3. Results and discussion The phase diagram of CoO–V2O5 system has been studied in detail [17], showing three different compositions including CoV2O6, Co2V2O7, and Co3V2O8 in this binary system. It is clear that the grown crystal is not Co2V2O7 but Co3V2O8 while the melt

V

of stoichiometric composition of Co2V2O7 is cooled. This shows that Co2V2O7 exhibits an incongruent melting feature. Thus it is necessary to use the flux method for the growth of single crystals. To avoid impurity from flux into the grown crystals, we selected one of starting materials V2O5 to be self-flux. After we tested different ratios of V2O5, it was found that the molar ratio of which corresponds to that of Co2V2O7:V2O5 ¼ 2:1, CoO:V2O5 ¼ 1:1, is suitable for the growth of Co2V2O7 single crystals and a further increase of V2O5 can lead to the appearance of monoclinic CoV2O6 phase [18]. As discussed in Ref. [19–21], to grow single crystals of vanadium-based oxides with high quality, many important points of growth process are noted as follows: to allow slow spontaneous nucleation in the melt, the growth must be done at a very slow cooling rate. Furthermore, to avoid the inclusions of the melt into the crystal due to overcool of the melt, the furnace needs to be kept at a constant temperature several times in the cooling process. In addition, to carefully avoid the evaporation of V2O5 at high temperature resulting in an unsteady solution system during the growth, the alumina crucible is capped with a cover using Al2O3 cement to be a closed system. The quality of grown crystals was confirmed by XRD and EPMA techniques. A typical XRD pattern was obtained using the crushed crystals. Fig. 3 shows the observed and calculated XRD patterns for Co2V2O7. Indexing the Bragg reflections, it is found that all peaks can be indexed with the monoclinic system. No phase impurity can be detected. The observed XRD pattern agrees closely with the simulated one which was obtained as a refinement by the Rietveld method. A full matrix refinement with 48 refined parameters was performed, giving final reliability factors Rwp ¼ 4.65%, Rp ¼ 3.01%, and S ¼ 2.82. The lattice ˚ b ¼ 8.409(1) A, ˚ c ¼ 9.496(8) A, ˚ and constants of a ¼ 6.589(6) A, b ¼ 100.12(6)1 obtained from the Rietveld refinement are in good agreement with those reported previously [14]. Since Co2V2O7 is an insulator, the surfaces of sample need to be coated with carbon for element analysis using EPMA system. The inset of Fig. 3 shows a typical EDS spectrum of Co2V2O7. No other metal elements except for Co and V were confirmed. The molar ratio of Co:V was calculated to be approximately 1:1, which is consistent with the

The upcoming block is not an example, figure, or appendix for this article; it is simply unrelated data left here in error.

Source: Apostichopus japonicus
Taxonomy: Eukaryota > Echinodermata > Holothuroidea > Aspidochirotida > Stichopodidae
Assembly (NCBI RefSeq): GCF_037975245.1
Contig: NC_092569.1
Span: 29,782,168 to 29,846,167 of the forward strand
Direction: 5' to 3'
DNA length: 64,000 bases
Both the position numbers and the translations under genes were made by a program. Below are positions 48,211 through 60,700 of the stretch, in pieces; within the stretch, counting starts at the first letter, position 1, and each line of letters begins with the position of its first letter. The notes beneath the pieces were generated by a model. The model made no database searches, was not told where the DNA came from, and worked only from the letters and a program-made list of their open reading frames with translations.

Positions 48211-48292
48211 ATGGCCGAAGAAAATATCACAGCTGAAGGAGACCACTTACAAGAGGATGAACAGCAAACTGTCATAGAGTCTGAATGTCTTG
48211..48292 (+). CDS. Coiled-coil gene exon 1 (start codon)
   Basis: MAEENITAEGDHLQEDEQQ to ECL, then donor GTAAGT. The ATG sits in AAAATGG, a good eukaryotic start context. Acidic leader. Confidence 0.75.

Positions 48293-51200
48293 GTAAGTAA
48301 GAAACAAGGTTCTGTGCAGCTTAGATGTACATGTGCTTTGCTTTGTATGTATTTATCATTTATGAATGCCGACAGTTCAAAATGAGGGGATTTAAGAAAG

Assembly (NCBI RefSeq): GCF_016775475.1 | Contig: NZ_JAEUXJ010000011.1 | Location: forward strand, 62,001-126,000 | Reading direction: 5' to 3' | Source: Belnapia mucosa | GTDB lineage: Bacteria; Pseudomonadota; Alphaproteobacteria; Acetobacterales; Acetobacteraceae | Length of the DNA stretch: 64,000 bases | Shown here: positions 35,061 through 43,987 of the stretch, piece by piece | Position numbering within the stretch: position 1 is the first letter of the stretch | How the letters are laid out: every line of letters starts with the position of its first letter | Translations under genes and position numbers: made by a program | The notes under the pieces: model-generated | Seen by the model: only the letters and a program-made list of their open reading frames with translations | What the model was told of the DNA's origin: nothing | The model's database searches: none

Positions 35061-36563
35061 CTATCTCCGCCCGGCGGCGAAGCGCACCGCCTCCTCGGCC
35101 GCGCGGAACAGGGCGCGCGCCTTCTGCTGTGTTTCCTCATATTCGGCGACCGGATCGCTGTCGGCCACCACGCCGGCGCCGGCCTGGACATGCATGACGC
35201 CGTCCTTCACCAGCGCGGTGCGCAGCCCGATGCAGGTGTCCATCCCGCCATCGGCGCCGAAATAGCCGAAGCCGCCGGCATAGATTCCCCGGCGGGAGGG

~117.5°

O

b

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V c

V Intensity (arb.units)

a

Intensity (arb. units)

Fig. 1. Crystal structure of M2V2O7 (M ¼ Ni and Co): (a) skew-chains built by M ions along the c-axis and (b) (V2O7)4 anions with V–O–V angle of 117.51.

O Co

Co

V C

Co 2

0

20

40

60

4 6 Energy (keV)

80

8

10

100

2θ (deg)

Co2V2O7 Fig. 2. Single crystals of Co2V2O7 with an irregular morphology.

Fig. 3. Observed (open circles) and calculated (solid line) XRD pattern for Co2V2O7. The difference is shown at the bottom and Bragg reflections are indicated by vertical marks. The inset shows a typical EDS spectrum acquired from a Co2V2O7 crystal coated with carbon.